It has indeed to be acknowledged that from the very beginning, computer science was associated in a very close and intimate manner with logic, for a lot of reasons. The idea of elaborating the modern concept of computation came from Hilbert’s Entscheidungsproblem, from the wish to learn whether the standard mathematical theories were syntactically complete, and from the study of the question whether some mechanistic device would be able to recognize any formula as a theorem if it is one, as a non theorem if it is not one. Gödel proved his incompleteness theorem using the trick of ‘arithmetization of syntax’, which was itself based, in his approach, on the proof of representability of recursive function, witnessing some deep convenience between computations and logic. To the gödelian moment, we may also associate the general consideration that the giving of some formal inference system could be equated with the giving of some Turing machine, the theorems of the first one being identified with the successive outputs of the second, if codes for the successive natural integers are offered to it.

The connection between computer science and logic is nowadays so strong that quite an important number of the contributions to logical science are published in computer science collections. Very clearly, the Curry-Howard correspondence played a very important role in this story. Let us recall that Howard, following Curry’s indications, established in his 1969 paper that proofs of Heyting’s logic could be perfectly translated into terms of lambda-calculus or of typed lambda-calculus. In the second case, the fact that some term t expresses or translates the proof of the formula A is equivalent with the fact that A tells the type of the term t. For us the important point is that proof, along these lines, is essentially considered as a kind of process acting on premises. It may also be mirrored as program, the question of the type of the proof process coded as some lambda-term being analogous to the question of the specification of the program (what does this program do, how is it going to act on data?) So it has become natural to see proofs as processes of a special kind, translatable as lambda-terms.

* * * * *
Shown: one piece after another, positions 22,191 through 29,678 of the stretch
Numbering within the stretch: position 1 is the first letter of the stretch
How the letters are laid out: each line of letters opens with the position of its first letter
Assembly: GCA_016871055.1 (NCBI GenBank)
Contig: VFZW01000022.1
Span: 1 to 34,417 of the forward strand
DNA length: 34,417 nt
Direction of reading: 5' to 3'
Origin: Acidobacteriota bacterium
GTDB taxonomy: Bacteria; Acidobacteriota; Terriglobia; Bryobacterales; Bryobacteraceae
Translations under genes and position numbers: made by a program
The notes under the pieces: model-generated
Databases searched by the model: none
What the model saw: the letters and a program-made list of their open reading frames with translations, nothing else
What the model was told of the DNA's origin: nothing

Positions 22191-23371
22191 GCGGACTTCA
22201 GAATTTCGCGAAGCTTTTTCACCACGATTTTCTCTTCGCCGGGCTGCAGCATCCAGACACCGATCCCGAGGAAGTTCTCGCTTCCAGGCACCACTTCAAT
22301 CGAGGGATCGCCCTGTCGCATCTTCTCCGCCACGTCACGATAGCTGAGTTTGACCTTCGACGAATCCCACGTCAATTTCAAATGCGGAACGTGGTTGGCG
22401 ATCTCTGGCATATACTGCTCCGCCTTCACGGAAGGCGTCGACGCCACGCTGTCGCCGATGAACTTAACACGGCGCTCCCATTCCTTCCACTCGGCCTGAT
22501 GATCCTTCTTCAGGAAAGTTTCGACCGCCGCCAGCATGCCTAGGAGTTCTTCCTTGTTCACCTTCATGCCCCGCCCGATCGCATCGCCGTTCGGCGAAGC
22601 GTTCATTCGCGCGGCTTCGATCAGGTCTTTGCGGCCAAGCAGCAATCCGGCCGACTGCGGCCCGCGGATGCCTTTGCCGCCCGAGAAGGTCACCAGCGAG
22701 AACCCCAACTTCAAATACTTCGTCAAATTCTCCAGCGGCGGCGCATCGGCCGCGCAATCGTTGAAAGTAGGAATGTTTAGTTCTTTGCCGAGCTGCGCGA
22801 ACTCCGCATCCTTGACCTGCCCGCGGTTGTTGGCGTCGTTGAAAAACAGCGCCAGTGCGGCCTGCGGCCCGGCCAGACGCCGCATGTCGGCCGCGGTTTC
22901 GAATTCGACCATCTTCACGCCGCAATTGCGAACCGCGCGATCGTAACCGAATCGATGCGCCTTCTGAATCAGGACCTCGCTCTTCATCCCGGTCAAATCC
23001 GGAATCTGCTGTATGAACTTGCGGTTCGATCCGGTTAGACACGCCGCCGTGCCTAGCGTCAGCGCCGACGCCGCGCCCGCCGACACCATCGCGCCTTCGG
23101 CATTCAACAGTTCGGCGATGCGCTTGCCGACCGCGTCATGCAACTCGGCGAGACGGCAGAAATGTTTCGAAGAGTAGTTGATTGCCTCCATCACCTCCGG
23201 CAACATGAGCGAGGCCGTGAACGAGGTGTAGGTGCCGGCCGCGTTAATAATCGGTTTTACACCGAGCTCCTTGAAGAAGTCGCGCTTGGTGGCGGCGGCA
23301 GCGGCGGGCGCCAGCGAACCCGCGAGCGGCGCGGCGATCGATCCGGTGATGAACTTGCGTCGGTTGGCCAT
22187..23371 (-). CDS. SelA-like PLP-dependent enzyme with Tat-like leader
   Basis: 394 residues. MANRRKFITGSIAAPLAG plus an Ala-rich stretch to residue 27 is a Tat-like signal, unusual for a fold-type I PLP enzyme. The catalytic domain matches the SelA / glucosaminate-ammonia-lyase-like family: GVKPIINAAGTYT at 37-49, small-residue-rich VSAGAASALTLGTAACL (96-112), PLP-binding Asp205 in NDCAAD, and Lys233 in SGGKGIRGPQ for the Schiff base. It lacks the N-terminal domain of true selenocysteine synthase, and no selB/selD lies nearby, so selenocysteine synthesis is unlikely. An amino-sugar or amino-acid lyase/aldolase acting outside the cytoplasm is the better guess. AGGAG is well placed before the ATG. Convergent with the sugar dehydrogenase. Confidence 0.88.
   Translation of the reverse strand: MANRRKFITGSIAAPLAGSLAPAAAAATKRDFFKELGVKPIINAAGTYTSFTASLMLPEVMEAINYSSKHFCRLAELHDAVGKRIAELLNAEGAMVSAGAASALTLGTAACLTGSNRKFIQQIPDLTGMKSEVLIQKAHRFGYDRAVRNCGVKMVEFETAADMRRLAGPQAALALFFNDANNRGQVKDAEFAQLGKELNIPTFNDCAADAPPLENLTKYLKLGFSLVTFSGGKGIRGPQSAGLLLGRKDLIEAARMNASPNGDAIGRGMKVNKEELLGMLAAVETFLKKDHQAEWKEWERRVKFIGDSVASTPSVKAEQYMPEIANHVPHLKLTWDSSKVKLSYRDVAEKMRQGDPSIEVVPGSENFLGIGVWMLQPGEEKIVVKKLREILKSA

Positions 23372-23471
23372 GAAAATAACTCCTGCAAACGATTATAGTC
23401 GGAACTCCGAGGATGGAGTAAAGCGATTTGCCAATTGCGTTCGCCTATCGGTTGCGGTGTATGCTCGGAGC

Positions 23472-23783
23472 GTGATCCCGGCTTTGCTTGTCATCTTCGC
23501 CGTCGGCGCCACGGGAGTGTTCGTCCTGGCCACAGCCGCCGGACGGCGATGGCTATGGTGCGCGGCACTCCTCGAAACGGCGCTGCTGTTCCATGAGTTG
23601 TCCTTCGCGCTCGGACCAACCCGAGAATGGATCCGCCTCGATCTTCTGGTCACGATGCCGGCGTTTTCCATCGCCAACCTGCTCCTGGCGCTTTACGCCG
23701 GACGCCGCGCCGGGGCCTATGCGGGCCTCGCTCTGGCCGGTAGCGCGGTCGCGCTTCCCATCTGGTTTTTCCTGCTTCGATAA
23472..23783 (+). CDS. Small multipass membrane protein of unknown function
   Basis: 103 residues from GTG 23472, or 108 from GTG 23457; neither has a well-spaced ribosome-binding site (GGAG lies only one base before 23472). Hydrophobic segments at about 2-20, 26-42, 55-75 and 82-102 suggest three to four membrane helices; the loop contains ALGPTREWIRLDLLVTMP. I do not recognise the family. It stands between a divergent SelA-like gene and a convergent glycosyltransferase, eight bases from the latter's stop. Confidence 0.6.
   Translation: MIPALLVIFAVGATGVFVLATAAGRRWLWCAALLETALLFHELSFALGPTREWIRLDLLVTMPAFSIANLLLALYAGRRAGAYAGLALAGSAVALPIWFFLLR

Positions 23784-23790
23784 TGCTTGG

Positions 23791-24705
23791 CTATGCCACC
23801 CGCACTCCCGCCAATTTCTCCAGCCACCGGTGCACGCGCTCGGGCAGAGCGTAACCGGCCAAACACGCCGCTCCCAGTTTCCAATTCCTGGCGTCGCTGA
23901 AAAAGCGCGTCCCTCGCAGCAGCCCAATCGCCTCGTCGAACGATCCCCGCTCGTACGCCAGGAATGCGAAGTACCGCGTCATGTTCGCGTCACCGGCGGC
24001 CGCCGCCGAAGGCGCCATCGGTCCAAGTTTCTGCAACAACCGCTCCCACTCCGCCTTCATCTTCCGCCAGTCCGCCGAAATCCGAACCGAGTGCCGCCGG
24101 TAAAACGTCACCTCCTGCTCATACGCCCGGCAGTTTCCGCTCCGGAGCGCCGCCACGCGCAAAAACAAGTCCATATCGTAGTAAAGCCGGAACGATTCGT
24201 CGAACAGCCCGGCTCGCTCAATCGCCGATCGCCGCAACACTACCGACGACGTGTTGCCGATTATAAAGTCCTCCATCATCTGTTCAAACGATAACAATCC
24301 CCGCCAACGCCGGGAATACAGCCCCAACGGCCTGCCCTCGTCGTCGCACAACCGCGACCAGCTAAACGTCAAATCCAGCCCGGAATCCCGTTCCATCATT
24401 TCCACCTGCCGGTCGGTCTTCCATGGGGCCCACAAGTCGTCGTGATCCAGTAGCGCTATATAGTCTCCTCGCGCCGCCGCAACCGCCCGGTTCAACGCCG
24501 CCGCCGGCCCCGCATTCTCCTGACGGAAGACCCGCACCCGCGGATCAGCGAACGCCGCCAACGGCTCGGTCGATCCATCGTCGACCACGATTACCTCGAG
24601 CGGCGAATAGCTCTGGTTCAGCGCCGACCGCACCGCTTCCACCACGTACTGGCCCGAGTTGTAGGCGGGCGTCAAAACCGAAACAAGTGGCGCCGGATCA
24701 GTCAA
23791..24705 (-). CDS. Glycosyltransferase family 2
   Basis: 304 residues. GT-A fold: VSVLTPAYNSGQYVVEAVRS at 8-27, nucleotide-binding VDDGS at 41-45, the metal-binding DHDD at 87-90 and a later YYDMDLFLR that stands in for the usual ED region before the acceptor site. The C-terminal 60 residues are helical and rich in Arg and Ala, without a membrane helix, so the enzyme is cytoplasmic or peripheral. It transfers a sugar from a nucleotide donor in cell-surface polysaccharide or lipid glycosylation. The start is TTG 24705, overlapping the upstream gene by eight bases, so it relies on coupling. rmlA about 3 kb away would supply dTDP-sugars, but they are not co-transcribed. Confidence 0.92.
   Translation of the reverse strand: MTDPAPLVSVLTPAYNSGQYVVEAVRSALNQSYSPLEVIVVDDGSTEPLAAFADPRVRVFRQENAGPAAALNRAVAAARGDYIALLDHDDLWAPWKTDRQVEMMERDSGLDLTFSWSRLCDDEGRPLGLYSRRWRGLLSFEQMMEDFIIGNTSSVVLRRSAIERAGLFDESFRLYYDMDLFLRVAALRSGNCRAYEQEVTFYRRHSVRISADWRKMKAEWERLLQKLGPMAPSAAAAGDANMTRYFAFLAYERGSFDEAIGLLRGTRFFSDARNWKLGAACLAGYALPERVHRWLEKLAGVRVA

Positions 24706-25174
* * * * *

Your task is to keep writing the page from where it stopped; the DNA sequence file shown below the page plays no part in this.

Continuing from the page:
But the resulting insight, as I have announced, is that logic appears as nothing but discrete physics of computational processes. And therefore, one is tempted to see logic as objective again. The lesson of formalization would be that logic has been recognized as concerned by some particular computational processes, which are de jure perfectly objective, and which are even nowadays objectively exhibited by computer’s behaviors. So apparently, the ‘intuitive’ side of proof and of logic is completely lost.